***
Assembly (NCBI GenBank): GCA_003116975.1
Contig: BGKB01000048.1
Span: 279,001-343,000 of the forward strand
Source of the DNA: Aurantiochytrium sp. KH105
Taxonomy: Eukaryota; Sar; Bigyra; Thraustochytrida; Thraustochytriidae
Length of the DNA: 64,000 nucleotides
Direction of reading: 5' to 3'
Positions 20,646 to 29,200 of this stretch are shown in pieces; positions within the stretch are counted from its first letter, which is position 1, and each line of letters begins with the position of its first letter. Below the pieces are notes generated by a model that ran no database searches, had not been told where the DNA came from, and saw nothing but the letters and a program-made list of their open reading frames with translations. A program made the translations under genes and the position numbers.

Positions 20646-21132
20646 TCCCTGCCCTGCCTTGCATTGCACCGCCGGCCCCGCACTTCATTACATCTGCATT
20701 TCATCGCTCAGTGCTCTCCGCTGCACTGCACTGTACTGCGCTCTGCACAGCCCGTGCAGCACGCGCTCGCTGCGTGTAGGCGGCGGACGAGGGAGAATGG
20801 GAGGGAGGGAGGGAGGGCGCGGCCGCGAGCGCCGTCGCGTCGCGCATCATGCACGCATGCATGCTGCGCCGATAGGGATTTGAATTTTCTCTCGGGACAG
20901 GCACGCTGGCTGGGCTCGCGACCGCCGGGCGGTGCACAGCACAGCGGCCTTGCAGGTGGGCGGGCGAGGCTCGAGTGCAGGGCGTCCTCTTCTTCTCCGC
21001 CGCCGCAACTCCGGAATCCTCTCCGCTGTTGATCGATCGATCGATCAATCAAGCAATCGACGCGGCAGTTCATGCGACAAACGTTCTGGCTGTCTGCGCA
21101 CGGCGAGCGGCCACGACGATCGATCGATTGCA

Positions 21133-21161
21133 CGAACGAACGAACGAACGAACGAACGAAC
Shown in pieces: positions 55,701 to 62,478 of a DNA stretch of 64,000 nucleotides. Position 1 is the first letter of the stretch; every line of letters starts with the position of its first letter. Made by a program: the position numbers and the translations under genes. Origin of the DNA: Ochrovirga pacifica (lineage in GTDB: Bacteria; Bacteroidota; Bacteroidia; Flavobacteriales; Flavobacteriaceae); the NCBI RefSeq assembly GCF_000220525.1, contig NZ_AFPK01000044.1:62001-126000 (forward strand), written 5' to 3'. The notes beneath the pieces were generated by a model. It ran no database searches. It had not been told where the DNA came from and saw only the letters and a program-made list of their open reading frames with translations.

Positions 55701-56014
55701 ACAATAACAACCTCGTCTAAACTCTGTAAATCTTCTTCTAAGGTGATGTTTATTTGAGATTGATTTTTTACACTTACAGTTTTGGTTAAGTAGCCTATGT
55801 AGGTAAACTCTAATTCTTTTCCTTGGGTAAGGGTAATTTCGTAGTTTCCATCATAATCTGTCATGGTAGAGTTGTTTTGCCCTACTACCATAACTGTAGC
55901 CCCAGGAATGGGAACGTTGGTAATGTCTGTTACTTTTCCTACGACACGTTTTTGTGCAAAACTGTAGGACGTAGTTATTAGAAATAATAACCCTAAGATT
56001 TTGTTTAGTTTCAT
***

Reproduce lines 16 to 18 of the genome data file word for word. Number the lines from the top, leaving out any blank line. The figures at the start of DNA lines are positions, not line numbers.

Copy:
Positions 21133-21161
21133 CGAACGAACGAACGAACGAACGAACGAAC
Shown in pieces: positions 55,701 to 62,478 of a DNA stretch of 64,000 nucleotides. Position 1 is the first letter of the stretch; every line of letters starts with the position of its first letter. Made by a program: the position numbers and the translations under genes. Origin of the DNA: Ochrovirga pacifica (lineage in GTDB: Bacteria; Bacteroidota; Bacteroidia; Flavobacteriales; Flavobacteriaceae); the NCBI RefSeq assembly GCF_000220525.1, contig NZ_AFPK01000044.1:62001-126000 (forward strand), written 5' to 3'. The notes beneath the pieces were generated by a model. It ran no database searches. It had not been told where the DNA came from and saw only the letters and a program-made list of their open reading frames with translations.